If you want to visit for a rugby game, you'll have to go through the online ticketing system on the England rugby website and purchase tickets ahead of time. If not, you can simply tour the stadium on a non-game day. Again, purchase ahead of time because there's limited availability on tours. It'll cost £25 for an adult ticket, £15 for ages 5-15, free for children 4, and £20 for students, people that are disabled, and ages 60 and up.
Established in 1996, the World Rugby Museum is located inside Twickenham Stadium. It's the world's largest rugby museum with over 37,000 pieces of memorabilia, rugby equipment, and the like. In addition to permanent displays, the museum has spaces dedicated to temporary exhibits. Tickets to the museum are available for purchase only on the day.
MARBLE HILL HOUSE
Located by the riverside, Marble Hill is a Palladian villa that was built for the Countess of Suffolk, Henrietta Howard. She was known as King George II's mistress. Famous figures, like Jonathan Swift, were frequenters of the Georgian respite.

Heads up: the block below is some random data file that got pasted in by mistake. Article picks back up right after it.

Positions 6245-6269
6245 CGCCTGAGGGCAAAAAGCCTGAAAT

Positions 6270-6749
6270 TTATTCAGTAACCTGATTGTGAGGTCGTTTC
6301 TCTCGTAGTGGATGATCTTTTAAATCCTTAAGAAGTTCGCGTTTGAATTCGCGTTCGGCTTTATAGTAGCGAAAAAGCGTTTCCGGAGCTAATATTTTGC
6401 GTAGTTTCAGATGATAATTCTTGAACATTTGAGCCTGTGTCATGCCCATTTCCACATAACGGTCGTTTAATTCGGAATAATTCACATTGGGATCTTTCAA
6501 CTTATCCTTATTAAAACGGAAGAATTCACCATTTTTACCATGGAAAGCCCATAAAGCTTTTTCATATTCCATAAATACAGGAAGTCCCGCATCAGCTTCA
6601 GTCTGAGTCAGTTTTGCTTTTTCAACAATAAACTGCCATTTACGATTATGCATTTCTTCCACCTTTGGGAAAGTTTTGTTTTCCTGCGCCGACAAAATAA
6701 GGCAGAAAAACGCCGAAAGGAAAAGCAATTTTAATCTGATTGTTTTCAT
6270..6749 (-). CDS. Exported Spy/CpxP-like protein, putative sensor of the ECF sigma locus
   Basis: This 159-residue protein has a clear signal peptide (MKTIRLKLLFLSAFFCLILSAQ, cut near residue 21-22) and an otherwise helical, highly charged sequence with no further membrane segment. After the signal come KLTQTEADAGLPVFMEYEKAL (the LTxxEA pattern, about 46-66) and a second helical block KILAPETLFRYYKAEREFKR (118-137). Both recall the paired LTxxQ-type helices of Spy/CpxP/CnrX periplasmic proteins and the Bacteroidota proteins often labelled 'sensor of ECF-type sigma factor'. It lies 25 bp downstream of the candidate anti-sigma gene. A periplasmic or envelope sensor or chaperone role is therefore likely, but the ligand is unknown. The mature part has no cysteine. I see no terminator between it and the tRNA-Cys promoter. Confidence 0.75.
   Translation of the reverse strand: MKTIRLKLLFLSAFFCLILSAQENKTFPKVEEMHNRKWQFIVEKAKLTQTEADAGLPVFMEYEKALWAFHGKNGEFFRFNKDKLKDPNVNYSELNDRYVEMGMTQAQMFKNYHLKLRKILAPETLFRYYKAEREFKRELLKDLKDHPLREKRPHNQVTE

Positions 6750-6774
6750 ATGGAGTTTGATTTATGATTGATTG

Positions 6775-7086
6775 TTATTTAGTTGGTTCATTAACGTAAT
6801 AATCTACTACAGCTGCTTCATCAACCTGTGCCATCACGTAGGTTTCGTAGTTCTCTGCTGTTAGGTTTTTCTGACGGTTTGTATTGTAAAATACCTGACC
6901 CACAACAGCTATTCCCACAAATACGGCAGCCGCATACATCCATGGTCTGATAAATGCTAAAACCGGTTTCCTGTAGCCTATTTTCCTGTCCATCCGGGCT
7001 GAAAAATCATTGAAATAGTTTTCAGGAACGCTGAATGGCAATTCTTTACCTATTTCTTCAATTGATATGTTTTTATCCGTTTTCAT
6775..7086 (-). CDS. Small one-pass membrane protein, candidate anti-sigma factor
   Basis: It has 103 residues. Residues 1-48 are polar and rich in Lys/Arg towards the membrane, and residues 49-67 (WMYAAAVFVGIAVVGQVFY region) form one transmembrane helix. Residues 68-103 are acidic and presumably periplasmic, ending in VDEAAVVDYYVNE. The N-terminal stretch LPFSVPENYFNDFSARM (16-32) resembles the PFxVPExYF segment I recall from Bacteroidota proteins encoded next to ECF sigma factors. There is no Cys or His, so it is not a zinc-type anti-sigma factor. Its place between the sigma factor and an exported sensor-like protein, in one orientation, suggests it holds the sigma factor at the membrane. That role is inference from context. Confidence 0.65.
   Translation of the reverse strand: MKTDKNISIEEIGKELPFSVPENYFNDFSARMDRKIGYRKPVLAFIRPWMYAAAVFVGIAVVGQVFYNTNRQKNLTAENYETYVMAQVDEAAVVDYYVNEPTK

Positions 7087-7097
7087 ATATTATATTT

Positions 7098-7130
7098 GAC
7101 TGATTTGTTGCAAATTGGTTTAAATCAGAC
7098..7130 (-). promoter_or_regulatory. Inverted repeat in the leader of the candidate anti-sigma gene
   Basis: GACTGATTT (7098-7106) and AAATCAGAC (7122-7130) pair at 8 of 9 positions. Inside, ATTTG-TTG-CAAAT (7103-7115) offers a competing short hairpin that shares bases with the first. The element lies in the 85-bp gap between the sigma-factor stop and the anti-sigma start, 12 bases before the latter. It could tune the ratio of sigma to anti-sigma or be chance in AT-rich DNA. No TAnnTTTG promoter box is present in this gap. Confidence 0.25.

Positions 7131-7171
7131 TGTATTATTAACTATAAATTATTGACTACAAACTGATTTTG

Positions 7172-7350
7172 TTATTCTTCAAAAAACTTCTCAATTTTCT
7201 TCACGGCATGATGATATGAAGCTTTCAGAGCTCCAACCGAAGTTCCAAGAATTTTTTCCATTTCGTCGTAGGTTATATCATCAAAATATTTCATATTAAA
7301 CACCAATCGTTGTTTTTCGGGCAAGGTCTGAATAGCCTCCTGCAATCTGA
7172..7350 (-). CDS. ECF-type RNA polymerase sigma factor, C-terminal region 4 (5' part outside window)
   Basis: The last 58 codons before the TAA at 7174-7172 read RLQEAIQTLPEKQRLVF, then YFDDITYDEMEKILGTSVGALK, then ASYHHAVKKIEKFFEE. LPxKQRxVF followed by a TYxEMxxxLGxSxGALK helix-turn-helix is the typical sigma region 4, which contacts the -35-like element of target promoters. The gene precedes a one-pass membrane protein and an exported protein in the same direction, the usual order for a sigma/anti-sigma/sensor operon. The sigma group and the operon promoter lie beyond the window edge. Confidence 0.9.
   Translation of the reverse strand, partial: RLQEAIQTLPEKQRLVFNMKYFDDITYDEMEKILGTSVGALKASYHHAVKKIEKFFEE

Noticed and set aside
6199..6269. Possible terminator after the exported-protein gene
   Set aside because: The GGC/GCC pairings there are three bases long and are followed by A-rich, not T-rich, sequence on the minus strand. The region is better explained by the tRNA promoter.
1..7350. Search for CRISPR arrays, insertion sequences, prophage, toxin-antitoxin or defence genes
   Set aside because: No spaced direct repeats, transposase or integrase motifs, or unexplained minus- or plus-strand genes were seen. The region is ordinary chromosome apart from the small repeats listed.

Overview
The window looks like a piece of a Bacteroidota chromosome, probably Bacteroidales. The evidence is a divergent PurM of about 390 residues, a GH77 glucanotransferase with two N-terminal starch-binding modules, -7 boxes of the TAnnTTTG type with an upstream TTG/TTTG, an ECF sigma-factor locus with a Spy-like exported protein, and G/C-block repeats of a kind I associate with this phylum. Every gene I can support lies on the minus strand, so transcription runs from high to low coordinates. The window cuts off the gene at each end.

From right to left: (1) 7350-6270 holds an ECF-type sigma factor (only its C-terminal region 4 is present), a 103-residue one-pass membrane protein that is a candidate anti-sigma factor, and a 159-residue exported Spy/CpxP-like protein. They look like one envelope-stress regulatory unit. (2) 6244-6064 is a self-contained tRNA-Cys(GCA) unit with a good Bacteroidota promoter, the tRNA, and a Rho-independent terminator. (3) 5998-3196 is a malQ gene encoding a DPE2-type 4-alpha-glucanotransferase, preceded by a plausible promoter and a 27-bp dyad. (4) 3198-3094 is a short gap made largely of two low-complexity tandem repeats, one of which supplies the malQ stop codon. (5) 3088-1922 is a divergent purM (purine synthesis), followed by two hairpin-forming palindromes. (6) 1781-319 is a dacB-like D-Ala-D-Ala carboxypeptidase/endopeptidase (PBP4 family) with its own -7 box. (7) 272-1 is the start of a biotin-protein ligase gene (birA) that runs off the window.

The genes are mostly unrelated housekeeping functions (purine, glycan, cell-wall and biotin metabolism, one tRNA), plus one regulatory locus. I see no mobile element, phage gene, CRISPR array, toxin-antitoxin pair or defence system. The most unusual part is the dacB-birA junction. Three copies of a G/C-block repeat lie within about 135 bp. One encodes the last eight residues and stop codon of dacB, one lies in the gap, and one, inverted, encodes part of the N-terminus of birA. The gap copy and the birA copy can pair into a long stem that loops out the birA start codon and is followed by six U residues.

Standard entry to tour the inside and gardens is £7.40 for an adult, £4.40 for a child, and £6.70 for students, those that are disabled, and ages 60 and up. There's also free mindfulness and yoga classes held every Wednesday and Saturday held on the grounds.
Strawberry Hill's history began in 1747 by Horace Walpole. Walpole purchased the land and set about construction for his new summer residence. When nearby locals became interested in the property, he allowed four visitors inside per day and his housekeeper would be their tour guide. Besides his neighbors, he also hosted foreign ambassadors, royals, and other aristocrats.
The castle became an important factor in the emergence of Gothic Revival architecture during the 18th and 19th centuries. Today, you can go on a self guided tour of the inside by paying a small fee. £12.50 for adults, £6.25 for students, National Trust and Art Fund members, and free for under 16s. Guided tours are only available of groups of 15 or more.
HOW TO GET AROUND
- Train: There are multiple stations around Twickenham that are serviced by South Western Railway. You can easily get from Twickenham to Waterloo, Clapham Junction, Vauxhall and back.